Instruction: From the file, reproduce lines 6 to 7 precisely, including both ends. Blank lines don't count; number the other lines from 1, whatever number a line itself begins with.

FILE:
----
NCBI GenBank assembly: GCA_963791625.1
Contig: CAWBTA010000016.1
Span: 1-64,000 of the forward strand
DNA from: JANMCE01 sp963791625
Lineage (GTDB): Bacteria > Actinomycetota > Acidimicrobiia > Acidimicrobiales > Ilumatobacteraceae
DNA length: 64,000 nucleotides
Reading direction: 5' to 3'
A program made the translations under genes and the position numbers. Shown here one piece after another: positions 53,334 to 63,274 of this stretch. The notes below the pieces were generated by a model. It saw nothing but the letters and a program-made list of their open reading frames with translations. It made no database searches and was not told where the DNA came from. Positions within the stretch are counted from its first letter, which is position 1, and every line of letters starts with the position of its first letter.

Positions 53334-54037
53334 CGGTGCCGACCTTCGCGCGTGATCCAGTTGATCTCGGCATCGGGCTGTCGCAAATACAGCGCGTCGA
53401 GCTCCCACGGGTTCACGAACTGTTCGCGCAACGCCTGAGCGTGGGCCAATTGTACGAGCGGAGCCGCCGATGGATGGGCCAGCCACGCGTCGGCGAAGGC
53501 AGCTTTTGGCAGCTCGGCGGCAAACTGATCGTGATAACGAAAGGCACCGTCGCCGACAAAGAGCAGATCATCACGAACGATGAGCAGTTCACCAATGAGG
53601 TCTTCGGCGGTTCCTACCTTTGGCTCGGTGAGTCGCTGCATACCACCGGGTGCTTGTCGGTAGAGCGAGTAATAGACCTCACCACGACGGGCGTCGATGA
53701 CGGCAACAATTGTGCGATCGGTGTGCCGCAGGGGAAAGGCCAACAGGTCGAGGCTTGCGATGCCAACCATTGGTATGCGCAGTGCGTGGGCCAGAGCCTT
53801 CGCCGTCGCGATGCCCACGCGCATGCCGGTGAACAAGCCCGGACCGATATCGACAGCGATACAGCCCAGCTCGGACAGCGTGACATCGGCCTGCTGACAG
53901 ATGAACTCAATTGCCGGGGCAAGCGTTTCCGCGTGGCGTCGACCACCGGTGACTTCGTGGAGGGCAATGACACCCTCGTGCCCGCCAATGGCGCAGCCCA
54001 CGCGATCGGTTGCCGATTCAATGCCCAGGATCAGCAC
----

DNA length: 64,000 nucleotides
Reading direction: 5' to 3'